Camille Pissarro was born in 1830 on the Island of St.Thomas, a then-Danish colony of the Antilles (now the United States Virgin Islands). His family background was mixed French, Portuguese and Jewish. He was sent to Paris to school when he was twelve. Although at an early age he wanted to make art his career, his father sent for him in 1847 to return to St. Thomas and for the next five years the young Pissarro was engaged against his will in the family business. In 1852 he went to Venezuela with Fritz Melbye, an artist, and brought back various sketches. Going to Paris in 1855 he made the acquaintance of Corot and fell under his influence. A realist at heart, he followed Corot's advice always to paint out of doors.
By 1866 he had met Cezanne, Renoir and Sisley and was a member of the group that frequented the Cafe Guerbois - a group of artists, critics and congenial men that centered about Manet. He had also married (the family maid, Julie) and settled at Pontoise, near Paris. They had eight children, of the eight, Lucien, Georges, Felix, Ludovico Rodolph, Paul-Emile and a daughter, Orovida, were artists. Each of his children and the grandchildren were encouraged daily to draw everything they saw.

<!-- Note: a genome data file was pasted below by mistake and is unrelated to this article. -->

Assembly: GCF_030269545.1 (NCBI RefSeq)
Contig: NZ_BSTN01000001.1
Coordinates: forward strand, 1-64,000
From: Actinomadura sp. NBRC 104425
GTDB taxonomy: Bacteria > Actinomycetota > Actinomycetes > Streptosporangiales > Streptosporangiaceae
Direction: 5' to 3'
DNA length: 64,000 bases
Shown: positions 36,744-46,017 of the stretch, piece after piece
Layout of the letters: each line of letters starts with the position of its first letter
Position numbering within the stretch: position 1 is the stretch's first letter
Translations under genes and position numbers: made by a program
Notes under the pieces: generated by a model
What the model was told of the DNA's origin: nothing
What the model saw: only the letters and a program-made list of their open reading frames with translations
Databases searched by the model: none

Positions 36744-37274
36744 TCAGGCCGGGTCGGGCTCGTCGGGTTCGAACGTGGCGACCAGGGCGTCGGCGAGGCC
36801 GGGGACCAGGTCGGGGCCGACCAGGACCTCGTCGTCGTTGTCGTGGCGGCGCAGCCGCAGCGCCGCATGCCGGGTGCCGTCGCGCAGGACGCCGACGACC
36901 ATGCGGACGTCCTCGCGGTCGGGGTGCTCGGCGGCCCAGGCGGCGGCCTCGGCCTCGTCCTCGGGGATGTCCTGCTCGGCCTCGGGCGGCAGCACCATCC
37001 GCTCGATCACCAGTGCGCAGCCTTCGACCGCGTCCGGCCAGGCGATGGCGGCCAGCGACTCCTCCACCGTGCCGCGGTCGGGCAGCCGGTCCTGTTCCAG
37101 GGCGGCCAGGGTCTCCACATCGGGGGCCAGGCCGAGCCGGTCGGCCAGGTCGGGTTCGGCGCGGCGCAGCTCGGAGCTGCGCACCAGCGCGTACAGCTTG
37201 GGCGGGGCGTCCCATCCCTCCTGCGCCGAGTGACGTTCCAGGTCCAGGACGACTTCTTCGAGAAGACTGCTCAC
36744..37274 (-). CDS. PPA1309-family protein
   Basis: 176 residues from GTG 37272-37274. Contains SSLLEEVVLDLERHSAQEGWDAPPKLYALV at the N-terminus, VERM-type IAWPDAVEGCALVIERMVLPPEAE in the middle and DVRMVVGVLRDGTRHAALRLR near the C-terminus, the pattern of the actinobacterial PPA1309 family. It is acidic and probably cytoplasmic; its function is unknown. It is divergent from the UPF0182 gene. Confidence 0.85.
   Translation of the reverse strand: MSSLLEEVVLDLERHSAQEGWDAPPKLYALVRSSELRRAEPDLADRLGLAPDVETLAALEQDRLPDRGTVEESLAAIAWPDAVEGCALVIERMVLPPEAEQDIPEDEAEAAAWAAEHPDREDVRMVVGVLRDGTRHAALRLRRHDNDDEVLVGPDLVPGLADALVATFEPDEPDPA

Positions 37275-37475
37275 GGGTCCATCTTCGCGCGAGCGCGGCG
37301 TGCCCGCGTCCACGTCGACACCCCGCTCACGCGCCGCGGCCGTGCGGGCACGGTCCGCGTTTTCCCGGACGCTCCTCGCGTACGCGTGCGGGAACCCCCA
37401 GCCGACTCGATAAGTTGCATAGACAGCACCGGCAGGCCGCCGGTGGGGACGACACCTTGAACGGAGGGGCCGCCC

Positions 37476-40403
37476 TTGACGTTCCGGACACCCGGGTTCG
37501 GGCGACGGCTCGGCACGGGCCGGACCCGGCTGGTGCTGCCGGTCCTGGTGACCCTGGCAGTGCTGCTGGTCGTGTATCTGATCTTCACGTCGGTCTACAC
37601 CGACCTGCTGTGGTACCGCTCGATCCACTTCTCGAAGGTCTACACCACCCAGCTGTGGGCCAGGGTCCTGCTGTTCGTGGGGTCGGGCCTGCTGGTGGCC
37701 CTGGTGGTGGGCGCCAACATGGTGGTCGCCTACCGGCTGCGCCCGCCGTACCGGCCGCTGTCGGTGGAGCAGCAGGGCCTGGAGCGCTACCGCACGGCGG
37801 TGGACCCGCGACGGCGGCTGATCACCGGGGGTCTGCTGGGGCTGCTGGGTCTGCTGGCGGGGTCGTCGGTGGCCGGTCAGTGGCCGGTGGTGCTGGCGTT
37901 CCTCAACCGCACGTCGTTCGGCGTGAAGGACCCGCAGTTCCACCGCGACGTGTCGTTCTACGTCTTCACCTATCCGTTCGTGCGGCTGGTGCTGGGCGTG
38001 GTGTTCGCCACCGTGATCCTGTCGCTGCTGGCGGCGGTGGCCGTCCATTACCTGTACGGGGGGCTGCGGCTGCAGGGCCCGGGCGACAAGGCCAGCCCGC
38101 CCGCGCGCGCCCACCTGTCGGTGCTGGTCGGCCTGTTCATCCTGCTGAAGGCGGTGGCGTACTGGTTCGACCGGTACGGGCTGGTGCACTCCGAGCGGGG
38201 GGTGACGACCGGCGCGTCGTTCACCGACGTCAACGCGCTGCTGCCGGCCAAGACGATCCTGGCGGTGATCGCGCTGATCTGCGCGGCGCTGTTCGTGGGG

When the War of 1870 broke out, he went to London and his studio
was pillaged by the Germans and his early work destroyed. He
studied Turner while he was in England, together with Monet
he helped to develop the theories of Impressionism. He was the
only impressionist to show in all seven of the impressionist
exhibitions. For a time he followed the methods of Seurat and
became identified with the Neo-Impressionists. His best work
was done from 1892 to 1903, his last period and most original
one. He died in 1903 at the age of seventy-three.